Elsie dozed off as Hildreth drove them back to Havaton.
And she dreamed.
The car had stopped in the middle of the road. All four doors were wide open and Hildreth was gone.
She got out of the car and walked in front of it.
All four doors slammed shut.
She turned and looked back.
Ambrose was in the driver’s seat. He smiled, baring his fangs, and revved the engine. “This is what you get for dumping me.”
The car sped forward and there was nothing she could do.
But wake up.
She woke up to the radio blasting a Dixie Chicks song. Something about a dove that won a brand new shoo-shoo peach pie. Maybe she was just tired, but it just didn’t make any sense to her.
Hildreth sang along to it, hopelessly off pitch. He tapped his hands on the steering wheel in time with the tambourine, but he kept missing the beat.
She sighed happily.
He glanced at her. “You okay?”
She looked up at his face. Words and feelings filled her mind. She longed to express them, but it was all too much. She curled her arm around his arm and leaned her head against him. “Yes. Oh, yes.”
He smiled and kissed the top of her head.
“Can we stay like this forever?” she said softly. “Just you and me. Just…” Tears fell from her eyes.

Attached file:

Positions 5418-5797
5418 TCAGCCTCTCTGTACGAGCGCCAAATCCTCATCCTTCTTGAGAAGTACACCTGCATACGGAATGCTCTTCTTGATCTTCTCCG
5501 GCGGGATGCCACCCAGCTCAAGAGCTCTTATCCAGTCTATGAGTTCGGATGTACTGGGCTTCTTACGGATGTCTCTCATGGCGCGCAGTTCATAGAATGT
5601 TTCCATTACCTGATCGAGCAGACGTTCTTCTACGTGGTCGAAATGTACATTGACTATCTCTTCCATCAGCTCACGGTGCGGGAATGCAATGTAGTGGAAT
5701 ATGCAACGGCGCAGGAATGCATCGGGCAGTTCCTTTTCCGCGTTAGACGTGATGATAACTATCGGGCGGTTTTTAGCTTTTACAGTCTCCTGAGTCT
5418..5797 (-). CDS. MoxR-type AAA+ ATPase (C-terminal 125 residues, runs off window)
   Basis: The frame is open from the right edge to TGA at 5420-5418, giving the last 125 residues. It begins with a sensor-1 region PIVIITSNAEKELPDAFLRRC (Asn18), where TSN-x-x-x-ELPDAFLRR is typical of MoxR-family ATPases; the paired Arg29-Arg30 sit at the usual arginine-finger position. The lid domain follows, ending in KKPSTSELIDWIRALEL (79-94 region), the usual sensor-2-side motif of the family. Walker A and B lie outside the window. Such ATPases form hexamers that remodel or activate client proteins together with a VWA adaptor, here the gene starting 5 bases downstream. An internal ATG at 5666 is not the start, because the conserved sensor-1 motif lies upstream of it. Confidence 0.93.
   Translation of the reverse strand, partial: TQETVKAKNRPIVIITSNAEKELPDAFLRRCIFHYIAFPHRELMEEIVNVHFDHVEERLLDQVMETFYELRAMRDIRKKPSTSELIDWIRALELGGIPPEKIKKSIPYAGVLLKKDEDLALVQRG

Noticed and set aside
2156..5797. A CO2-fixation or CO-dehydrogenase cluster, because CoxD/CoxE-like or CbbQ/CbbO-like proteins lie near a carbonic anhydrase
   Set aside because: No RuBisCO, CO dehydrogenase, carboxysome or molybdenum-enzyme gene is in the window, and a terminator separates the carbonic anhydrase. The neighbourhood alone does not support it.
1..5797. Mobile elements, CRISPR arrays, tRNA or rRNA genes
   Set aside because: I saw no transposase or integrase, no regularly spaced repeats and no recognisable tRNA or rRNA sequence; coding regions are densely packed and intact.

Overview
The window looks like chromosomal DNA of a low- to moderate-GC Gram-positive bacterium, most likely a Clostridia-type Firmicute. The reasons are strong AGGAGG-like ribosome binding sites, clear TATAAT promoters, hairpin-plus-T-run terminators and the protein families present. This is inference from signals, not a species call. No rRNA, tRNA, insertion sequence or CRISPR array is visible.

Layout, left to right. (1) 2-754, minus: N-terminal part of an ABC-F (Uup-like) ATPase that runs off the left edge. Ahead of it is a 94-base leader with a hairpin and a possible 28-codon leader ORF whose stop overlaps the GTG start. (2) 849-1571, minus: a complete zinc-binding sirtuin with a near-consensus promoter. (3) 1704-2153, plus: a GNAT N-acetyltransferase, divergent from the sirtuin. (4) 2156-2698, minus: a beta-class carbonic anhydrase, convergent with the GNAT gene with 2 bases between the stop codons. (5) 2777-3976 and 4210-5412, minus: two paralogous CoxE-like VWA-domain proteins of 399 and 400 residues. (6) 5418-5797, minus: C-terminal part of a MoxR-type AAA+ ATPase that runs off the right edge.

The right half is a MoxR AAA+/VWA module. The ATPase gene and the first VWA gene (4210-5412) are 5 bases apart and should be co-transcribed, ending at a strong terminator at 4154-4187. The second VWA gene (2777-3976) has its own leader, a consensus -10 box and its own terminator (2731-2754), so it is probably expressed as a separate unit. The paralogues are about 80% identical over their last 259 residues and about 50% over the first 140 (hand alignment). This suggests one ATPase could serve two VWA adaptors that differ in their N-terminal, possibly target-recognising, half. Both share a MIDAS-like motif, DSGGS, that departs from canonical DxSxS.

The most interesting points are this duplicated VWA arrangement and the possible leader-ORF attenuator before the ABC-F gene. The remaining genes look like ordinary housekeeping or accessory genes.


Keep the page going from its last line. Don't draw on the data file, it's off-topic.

“I’m so happy. I don’t…” She tightened her grip on him. “I’m scared that something will go wrong. You’ll stop loving me. You won’t want me. You’ll—”
He stopped the car. “Elsie. I don’t know where all of this fear is coming from, but I love you. Oh, I love you. It’s cliché and some may say it isn’t possible, but I have loved you from the moment I first saw you. I didn’t know it then, of course. I do now. Look at me.”
She raised her head.
His expression was all gentleness and love. “If you asked me to, I’d drive you all the way to a Las Vegas wedding chapel and get married tonight. Or—”
He thought about it for a minute.
“–whenever we got there. But I know that isn’t what you want. You want a wedding gown with a fabulous mile-long train, a church with a heavenly choir, priest, bridesmaids, groomsmen, relatives, friends, reception. The whole thing. I can’t blame you. I want it too. With the exception of the wedding gown and train. I’d look a whole lot better in a black tuxedo.”
He gently wiped away her tears. “I’ve never been married before. But I know I don’t want it to feel like a Saturday night fling. I want it to feel like forever’s just about to start in the most beautiful way possible.”
“I love you.” He kissed her.
She unbuckled her seat belt and pushed him up against the door, which accidently sprang open, which sent them tumbling on out into the street.
She landed on top of him.
“Ughff. You’re not nearly as light as you look.”
“Muscles.” She sat up. “Are you all right? Does your head hurt? Do you feel dizzy or sick?”
He smiled in a dazed sort of way. “Elsie.”
“Do you feel delirious or—”
“Elsie. You’re worried about me.”
“Of course, I am. You might have a concussion or a broken—”
He sat up and kissed her again. “I love you, Elsie Vansing. I love you.”
“I love you too. But hand over your keys.”
“I’m going to drive you to the hospital. Just to make sure you’re okay.”